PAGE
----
Understanding Goroutines & Channels with Ping Pong game

Deepankar Bhade / April 4 , 2022
4 min read--

A lesser-known fact about me is that I am a State level Table tennis player, which I played for a good 5 years. Another fun fact: Table tennis in Chinese is called "Ping Pong". But we aren't here for this BS.

"Ping Pong" in reference to networking, is communication where ping is a transmitted packet to a destination computer, and the pong is the response. In this blog, we will implement this ping-pong using goroutines and channels in golang.

Let's understand Goroutines & channels briefly

Goroutines

If we run the following code we would only see the "First" function running and the code for "Second" never executes. How do we make the first function run asynchronously?

main.go
package main import ( "fmt" "time" ) func loop(msg string) { for { fmt.Println(msg) time.Sleep(time.Second) } } func main() { loop("First") loop("Second") }

Goroutines helps you create a new thread for execution and will execute concurrently upon calling. Now if we run this code we would see both of our functions running simultaneously.

main.go
package main import ( "fmt" "time" ) func loop(msg string) { for { fmt.Println(msg) time.Sleep(time.Second) } } func main() {
go loop("First")
loop("Second") }

Channels

Channels are the pipes that connect concurrent goroutines. You can send values into channels from one goroutine and receive those values into another goroutine. In this simple example, we create a new channel send value to the channel from a goroutine, and receive it in the main goroutine.

main.go
package main import "fmt" func main() { // creating a new channel messages := make(chan string) // sending a value into a channel go func() { messages <- "ping" }() // receiving value from the channel msg := <-messages fmt.Println(msg) }

In an ideal game of table tennis "Player A" hits the ball and "Player B" on receiving hits the ball back to "Player A".

Now let's think that Player A sends a ping and Player B sends a pong back and the ball is our packet. In an ideal table tennis match Player B would always wait for the ball to come i.e. ping and respond with pong. Player A then similarly waits for pong and sends back Ping again.

Each player has its own goroutine since they are playing asynchronously. But in an ideal game, there still would be some sync between the players. For example, Player A needs to hit back only if Player B has returned the ball. To maintain this communication we create channels to communicate between the goroutines (players).

Player A would be "Pinger" its main job would be to wait for Ping and upon receiving send back a pong & Player B would be "Ponger" would wait for pong and upon receiving send back a ping. These ping & pong would be the channels that would help us connect our concurrent goroutines.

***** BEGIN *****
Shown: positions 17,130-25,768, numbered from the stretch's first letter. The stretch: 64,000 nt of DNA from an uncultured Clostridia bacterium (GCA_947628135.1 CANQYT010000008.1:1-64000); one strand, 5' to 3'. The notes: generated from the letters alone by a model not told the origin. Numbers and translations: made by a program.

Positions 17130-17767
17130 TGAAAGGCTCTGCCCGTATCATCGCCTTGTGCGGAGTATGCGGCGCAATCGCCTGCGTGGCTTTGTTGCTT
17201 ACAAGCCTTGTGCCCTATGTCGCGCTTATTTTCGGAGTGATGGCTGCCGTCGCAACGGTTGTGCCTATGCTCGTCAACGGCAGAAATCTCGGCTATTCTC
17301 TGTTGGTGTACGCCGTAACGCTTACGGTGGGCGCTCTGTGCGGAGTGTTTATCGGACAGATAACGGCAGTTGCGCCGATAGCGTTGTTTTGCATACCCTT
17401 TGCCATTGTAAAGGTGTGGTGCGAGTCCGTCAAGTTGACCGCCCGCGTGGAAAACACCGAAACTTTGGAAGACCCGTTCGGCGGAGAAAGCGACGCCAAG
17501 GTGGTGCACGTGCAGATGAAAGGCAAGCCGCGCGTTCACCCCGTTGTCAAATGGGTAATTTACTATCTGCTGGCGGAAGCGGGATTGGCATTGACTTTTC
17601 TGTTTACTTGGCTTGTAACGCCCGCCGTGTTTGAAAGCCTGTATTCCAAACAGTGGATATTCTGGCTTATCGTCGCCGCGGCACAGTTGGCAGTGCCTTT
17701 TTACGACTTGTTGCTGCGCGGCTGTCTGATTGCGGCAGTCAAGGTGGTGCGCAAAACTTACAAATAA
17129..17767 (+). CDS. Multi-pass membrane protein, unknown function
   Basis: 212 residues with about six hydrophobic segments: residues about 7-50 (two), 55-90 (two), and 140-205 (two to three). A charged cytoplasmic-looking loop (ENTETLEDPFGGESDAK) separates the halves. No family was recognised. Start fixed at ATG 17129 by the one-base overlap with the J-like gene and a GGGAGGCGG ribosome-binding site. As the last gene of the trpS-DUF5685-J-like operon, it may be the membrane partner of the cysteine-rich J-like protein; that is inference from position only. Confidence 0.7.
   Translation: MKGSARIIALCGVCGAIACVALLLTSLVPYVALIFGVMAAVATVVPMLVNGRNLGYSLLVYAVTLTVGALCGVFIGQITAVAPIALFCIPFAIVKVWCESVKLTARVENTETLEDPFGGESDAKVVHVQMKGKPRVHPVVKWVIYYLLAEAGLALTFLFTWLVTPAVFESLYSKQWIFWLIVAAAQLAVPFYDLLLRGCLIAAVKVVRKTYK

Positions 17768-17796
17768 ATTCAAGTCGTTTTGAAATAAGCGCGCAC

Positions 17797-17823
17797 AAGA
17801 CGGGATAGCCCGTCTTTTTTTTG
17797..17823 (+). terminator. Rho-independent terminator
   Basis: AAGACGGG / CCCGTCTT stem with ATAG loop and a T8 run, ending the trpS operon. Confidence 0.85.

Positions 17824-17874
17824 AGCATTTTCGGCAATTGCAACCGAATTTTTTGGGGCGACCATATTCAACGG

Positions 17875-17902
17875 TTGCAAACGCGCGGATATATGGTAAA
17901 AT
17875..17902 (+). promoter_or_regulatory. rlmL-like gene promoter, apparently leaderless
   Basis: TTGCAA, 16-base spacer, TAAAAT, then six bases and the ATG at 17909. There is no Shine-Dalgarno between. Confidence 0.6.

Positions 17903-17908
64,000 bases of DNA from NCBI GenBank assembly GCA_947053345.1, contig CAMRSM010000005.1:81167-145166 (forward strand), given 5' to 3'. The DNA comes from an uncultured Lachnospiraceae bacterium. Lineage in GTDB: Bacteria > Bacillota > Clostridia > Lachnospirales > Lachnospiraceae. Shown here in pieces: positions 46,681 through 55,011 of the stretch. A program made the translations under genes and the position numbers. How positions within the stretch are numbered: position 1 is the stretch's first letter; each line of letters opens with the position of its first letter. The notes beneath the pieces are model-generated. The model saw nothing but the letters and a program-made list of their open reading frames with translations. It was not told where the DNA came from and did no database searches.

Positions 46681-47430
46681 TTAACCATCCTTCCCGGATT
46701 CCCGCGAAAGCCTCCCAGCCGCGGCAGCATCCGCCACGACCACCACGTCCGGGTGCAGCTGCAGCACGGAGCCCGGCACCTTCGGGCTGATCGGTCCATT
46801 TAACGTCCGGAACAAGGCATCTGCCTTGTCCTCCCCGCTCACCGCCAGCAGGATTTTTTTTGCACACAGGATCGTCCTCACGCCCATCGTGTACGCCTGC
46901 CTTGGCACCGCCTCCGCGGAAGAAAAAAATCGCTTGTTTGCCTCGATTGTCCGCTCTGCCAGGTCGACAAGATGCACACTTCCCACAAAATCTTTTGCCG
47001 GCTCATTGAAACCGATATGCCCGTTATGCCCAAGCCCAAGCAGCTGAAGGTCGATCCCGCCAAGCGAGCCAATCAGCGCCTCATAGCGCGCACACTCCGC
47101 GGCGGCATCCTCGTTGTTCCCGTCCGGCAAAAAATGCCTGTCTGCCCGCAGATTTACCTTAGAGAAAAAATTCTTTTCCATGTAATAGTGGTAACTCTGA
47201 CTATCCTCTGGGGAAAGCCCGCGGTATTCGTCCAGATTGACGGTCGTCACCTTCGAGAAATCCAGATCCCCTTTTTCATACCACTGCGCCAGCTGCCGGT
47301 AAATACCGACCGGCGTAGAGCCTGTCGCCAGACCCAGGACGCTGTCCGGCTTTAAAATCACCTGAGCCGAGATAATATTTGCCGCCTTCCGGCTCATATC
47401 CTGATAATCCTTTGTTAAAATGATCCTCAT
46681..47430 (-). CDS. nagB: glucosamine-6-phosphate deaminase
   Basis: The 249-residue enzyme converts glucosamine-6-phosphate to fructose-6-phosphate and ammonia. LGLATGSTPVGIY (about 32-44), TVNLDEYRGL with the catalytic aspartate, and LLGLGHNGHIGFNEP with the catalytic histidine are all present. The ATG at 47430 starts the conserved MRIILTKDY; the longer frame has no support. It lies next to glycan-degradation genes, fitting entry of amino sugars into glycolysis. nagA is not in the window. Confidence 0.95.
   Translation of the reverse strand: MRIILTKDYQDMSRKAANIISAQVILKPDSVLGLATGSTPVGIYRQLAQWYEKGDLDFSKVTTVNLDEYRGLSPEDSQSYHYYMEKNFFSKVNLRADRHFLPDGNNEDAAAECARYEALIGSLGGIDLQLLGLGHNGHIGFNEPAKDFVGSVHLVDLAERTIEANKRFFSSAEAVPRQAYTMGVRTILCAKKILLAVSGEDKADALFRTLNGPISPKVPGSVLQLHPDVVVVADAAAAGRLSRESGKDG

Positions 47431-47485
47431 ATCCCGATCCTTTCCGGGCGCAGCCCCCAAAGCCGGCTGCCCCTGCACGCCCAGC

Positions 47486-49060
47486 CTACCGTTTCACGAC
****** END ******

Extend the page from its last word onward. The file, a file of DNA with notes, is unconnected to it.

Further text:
Here's an implementation of pinger and ponger, both of these handle ping, pong channels as explained above.

main.go
/* Would receive from ping channel Wait for 1 second Then send to pong channel */ func pinger(ping <-chan string, pong chan<- string) { for m := range ping { printAndDelay(m) pong <- "pong" } } /* Would receive from pong channel Wait for 1 second Then send to ping channel */ func ponger(ping chan<- string, pong <-chan string) { for m := range pong { printAndDelay(m) ping <- "ping" } }

Now to start the game we need to run both pinger & ponger concurrently with the help of goroutines. We will also need to start the game by sending a ping.

main.go
package main import ( "fmt" "time" ) /* Would receive from ping channel Wait for 1 second Then send to pong channel */ func pinger(ping <-chan string, pong chan<- string) { for m := range ping { printAndDelay(m) pong <- "pong" } } /* Would receive from pong channel Wait for 1 second Then send to ping channel */ func ponger(ping chan<- string, pong <-chan string) { for m := range pong { printAndDelay(m) ping <- "ping" } } func printAndDelay(msg string) { fmt.Println(msg) time.Sleep(time.Second) } func main() { ping := make(chan string) pong := make(chan string) // Player A go pinger(ping, pong) // Player B go ponger(ping, pong) // Player A starts the game ping <- "ping" for { } }
Ping Pong in action

Ping Pong in action

Hope you’ve learned something new, thanks for reading!

Note

A quick favor: was anything I wrote incorrectly or misspelled, or do you still have questions? Feel free to message me on twitter .


Read more: